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'Rutgers Survivor' brings island antics to New Brunswick

Adam Tropper, Peter Slattery and Max Rubin are responsible for bringing the reality TV classic, "Survivor," to Rutgers—New Brunswick. – Photo by rutgerssurvivor / Instagram

Adam Tropper, a School of Arts and Sciences alum, and Peter Slattery, a School of Arts and Sciences senior, bonded through their love for the reality TV show "Survivor."

The two would become roommates, jokingly tossing around the idea of forming their own version of "Survivor." It wasn't until the two vocalized this idea that they came to the conclusion that it had legs. Other colleges, like the University of Maryland and the University of Michigan, have successfully adopted the show, so the two figured, "Why not us?"

"One of us said something like, 'Wouldn't it be cool if we made our own 'Survivor'? And then the other one said, 'Oh, yeah, what if we did it at Rutgers?'" said Slattery. "The creation, it was kind of like a maybe happy accident."

Last month, their dreams finally came to fruition as the heavily anticipated first episode of "Rutgers Survivor" released, racking up hundreds of views from both die-hard "Survivor" fans and curious individuals among the student body. 

"Rutgers Survivor | Scram!" brings all the iconic aspects of the now 46-season-long reality TV show to the College Avenue campus and other iconic Rutgers locations, jam-packed with strategy, alliances, competition and a unique collection of quirky personalities. 

Before the eventual premiere, Tropper and Slattery faced a number of issues in getting the show off the ground. It wasn't until Max Rubin, a School of Arts and Sciences junior, joined the team and adopted the roles of treasurer and video editor that it felt like the show was an actual possibility.

"It all started during one of my a cappella rehearsals when I saw Peter was wearing a 'Survivor' buff," said Rubin. The buffs are a staple accessory of "Survivor" cast members.

Even though the entire team eventually converged onto this project, each member had their own journey of falling in love with "Survivor."

With newfound time on his hands, Tropper binged through the show during the peak of the COVID-19 pandemic, though in retrospect, his love for it was evident from childhood.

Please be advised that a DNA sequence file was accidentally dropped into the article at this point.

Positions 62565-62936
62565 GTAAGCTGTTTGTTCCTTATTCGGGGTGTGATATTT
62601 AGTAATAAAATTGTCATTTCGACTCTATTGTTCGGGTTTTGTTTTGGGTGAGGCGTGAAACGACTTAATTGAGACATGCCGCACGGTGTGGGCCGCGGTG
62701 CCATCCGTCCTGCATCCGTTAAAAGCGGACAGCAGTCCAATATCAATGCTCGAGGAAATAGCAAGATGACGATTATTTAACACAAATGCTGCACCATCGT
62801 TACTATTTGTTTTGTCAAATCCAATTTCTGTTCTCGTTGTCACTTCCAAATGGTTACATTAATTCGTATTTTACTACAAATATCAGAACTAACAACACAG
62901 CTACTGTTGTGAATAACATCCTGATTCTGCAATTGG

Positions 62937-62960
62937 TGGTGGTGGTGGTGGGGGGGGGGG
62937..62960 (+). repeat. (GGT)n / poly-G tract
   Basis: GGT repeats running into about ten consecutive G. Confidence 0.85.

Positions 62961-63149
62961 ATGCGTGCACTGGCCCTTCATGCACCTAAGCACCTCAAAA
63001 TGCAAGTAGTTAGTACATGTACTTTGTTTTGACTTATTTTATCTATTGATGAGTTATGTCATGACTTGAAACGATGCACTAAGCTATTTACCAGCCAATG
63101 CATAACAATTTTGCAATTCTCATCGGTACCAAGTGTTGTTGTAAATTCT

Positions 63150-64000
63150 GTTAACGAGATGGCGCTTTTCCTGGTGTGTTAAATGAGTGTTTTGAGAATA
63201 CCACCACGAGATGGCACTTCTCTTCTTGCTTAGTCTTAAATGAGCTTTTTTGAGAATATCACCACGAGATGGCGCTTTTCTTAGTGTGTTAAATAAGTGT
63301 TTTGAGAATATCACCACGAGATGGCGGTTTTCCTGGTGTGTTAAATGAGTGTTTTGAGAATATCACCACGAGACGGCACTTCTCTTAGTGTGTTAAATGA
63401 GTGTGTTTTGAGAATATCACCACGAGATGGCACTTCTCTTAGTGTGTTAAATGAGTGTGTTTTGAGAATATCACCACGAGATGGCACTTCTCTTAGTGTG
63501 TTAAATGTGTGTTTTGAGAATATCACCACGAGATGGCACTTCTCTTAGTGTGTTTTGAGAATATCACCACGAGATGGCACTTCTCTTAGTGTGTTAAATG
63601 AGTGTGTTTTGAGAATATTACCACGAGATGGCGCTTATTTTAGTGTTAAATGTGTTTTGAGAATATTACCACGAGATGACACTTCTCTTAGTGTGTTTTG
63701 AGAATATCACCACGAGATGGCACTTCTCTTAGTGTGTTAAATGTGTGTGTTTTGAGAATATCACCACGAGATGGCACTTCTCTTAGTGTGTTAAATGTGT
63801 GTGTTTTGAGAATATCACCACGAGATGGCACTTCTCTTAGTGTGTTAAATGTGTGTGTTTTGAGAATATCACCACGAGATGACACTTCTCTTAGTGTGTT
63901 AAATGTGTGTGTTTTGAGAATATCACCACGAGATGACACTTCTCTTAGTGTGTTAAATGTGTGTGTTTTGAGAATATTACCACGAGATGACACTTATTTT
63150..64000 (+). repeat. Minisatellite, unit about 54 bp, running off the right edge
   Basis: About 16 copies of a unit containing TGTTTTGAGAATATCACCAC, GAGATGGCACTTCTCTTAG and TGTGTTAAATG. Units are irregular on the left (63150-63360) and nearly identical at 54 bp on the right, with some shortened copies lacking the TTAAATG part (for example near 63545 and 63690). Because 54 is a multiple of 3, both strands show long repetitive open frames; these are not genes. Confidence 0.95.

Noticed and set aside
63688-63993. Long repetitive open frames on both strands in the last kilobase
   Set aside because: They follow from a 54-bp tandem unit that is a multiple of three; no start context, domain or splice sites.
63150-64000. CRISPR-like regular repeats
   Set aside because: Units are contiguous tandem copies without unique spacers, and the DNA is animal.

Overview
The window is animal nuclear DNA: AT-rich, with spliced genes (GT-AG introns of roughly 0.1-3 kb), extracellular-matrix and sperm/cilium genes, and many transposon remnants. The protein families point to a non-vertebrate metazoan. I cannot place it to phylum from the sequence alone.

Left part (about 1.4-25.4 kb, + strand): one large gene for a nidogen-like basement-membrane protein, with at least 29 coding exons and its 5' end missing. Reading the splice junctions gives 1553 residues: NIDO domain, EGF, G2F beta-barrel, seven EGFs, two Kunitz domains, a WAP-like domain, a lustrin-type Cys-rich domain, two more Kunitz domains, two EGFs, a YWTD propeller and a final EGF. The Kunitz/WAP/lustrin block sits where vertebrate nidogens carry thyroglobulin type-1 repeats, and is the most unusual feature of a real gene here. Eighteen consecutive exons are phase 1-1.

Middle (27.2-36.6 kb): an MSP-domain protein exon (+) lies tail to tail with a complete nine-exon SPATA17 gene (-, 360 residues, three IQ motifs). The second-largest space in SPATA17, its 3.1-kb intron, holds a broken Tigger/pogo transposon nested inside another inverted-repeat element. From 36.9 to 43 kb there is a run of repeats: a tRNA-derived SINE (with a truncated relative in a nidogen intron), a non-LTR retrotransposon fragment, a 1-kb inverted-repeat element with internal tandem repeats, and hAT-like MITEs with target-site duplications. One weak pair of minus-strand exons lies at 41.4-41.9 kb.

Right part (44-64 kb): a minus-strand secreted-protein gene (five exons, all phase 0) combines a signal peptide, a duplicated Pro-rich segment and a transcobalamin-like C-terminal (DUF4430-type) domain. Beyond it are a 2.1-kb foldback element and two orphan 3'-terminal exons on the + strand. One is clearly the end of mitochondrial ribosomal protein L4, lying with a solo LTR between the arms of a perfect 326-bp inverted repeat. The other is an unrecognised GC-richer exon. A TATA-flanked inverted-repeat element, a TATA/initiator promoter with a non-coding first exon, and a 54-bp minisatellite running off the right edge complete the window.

"If you go all the way back, I probably should have saw the signs because when I was 8, I was a massive fan of 'Total Drama,' and that was basically the parody of 'Survivor,' just cartoon," said Tropper.

Rubin was similarly originally interested in the animated counterpart before his dad suggested he check out "Survivor." Since then, he's seen every season, some more than once. One of his goals is to eventually be on the show.

Slattery first watched the show after it was recommended to him by a seventh-grade teacher — from there, he kept coming back.

Rubin was originally looking to take a small role behind the scenes, but as he began working alongside Tropper and Slattery, he had a hard time telling himself "no." Planning out challenges, the format of the season and other technicalities became one of the highlights of his junior year.

After barreling through the regulatory University-related paperwork or "red tape," as described by Slattery, the club received a great deal of attention at the Fall 2023 Involvement Fair. Members then proceeded to apply for casting in season one of "Rutgers Survivor."

Despite a few hiccups before shooting began, the process ran quite smoothly. 

"Aside from small scheduling conflicts that happened in a couple of the weeks, it was pretty smooth sailing once we were actually recording," Slattery said.

Some of the issues that persisted during the show were more personal.

As the host of "Rutgers Survivor," Slattery had to remain neutral when addressing the cast members and be careful not to provide anyone with an unfair advantage.

The crew gave credit to the contestants, who provided entertainment through confessional interviews and challenge segments. Through their help, the team was able to make such a large project happen.

Though Slattery and Tropper will soon be moving on from Rutgers, the team trusts Rubin, along with the soon-to-be elected members of the e-board, to continue the club's legacy.

"We created a legitimate club that could have a good amount of longevity here at Rutgers — we started something special," said Tropper.

The club not only films episodes for "Rutgers Survivor," but it also holds watch parties for the currently-airing "Survivor" season, cultivating a warm and welcoming environment for Rutgers students.

"I guess the overarching theme of all this is the passion that everyone had — not just us but everyone competing," Adam said. "They all love the show. They all love the idea of competing on it."

The second episode is set to release sometime in the middle of May.

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